Rye bourbon is, after rum, among the first New World spirits, and the first whiskey distilled in North America. George Washington made rye at Mt. Vernon, and by the time of Prohibition, rye was the primary whiskey used for cocktails. Most rye distilleries never reopened after Prohibition thanks to the changing American palate, which grew to prefer lighter spirits and blended whiskeys.
While a traditional Manhattan breaks out sweet and dry vermouths, from the one you’ve shaken earlier, combining the anise flavor and vanilla with the great bourbon. This recipe looks like a simple cocktail (whiskey, liqueurs, and bitters), but when you examine it, there’s a lot going on inside it. The anise flavor of Pernod, the bitter, the corn and the rye, which form the flavors of most bourbons and a delicate touch of vanilla with a twist of orange.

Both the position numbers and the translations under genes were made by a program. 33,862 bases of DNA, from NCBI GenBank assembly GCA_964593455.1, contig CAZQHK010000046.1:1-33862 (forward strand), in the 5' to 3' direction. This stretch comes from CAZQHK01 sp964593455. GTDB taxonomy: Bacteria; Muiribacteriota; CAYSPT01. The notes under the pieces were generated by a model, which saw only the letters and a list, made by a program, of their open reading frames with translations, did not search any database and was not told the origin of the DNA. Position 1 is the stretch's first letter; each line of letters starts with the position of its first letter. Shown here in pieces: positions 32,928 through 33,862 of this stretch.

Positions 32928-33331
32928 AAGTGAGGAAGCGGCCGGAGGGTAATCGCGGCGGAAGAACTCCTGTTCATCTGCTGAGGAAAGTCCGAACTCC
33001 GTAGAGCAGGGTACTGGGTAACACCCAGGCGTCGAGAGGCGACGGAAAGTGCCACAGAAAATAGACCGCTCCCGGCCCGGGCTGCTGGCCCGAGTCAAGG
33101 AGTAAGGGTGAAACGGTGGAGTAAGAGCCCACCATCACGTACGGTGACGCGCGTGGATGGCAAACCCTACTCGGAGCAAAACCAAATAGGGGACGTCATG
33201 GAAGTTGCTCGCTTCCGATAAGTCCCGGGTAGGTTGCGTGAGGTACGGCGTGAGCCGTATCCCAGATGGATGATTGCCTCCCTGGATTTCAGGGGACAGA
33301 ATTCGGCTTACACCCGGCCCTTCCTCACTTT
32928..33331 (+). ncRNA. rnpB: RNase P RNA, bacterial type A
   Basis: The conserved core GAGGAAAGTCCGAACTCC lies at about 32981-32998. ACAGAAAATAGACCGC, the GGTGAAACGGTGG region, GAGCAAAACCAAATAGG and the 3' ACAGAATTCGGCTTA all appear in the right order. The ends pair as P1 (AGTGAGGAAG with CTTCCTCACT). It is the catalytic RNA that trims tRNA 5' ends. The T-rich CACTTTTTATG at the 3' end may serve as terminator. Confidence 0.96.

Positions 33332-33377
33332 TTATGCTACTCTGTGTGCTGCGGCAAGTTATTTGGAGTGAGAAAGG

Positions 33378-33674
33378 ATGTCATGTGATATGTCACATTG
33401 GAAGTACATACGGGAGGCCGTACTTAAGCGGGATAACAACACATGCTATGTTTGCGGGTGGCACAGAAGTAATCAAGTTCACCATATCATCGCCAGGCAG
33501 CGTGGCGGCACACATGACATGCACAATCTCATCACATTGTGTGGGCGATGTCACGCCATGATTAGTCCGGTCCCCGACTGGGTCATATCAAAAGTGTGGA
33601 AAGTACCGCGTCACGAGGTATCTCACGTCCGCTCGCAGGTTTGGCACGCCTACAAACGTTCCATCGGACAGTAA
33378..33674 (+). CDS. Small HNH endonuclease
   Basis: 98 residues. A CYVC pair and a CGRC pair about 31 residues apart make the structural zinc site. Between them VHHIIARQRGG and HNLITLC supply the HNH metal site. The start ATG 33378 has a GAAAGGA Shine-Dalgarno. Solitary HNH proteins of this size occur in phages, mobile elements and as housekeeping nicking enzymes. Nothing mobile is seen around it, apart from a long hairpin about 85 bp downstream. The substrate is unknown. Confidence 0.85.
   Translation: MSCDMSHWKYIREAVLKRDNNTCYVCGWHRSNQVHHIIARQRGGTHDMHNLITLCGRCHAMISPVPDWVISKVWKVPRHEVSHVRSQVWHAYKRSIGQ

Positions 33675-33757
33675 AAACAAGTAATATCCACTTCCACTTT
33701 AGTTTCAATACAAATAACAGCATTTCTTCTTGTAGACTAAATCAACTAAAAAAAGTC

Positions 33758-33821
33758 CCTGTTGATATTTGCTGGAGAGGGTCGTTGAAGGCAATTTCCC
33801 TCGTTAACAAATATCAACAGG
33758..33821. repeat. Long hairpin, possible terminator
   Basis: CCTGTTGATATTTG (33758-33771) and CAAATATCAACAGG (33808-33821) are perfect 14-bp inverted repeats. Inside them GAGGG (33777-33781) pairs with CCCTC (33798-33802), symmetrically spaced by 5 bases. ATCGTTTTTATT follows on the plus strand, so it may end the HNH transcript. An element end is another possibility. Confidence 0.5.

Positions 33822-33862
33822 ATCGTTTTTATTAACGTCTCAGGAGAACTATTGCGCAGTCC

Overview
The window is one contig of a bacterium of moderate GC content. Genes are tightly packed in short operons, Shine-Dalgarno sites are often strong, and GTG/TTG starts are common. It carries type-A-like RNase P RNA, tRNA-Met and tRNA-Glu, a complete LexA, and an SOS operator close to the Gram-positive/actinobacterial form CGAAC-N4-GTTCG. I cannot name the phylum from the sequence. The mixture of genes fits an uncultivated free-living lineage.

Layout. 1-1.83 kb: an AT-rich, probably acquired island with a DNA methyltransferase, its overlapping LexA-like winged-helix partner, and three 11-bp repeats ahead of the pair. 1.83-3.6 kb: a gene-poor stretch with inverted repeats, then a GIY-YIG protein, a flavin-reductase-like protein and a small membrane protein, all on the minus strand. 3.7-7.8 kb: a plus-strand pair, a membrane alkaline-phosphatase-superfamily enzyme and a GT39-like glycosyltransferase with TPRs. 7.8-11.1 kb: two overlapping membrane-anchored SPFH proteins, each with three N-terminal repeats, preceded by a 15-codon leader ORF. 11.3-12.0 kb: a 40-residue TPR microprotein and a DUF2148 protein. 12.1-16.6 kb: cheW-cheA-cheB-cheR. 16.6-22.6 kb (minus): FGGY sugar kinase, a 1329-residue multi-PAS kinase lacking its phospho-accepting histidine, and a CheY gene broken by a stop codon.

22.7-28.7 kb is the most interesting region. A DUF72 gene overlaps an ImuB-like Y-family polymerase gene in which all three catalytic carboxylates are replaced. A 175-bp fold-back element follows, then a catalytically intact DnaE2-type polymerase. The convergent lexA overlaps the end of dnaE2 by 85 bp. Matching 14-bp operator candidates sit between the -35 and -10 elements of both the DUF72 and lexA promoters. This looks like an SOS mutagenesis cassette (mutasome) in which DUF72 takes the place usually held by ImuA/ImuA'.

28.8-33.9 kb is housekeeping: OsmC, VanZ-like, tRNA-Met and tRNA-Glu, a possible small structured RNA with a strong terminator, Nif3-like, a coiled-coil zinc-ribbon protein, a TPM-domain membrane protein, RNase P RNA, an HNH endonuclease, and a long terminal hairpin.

Glass : Cocktail
Method : Shake and Strain
Garnish : Orange zest and maraschino cherry
4 cl Canadian Club 100% Rye
1 cl Galliano Vanilla
1 cl Cointreau
2 dashes Peychaud’s Bitters
3 drops Pernod
Pour the ingredients into a cocktail shaker filled with ice and shake well. Strain into a chilled cocktail glass.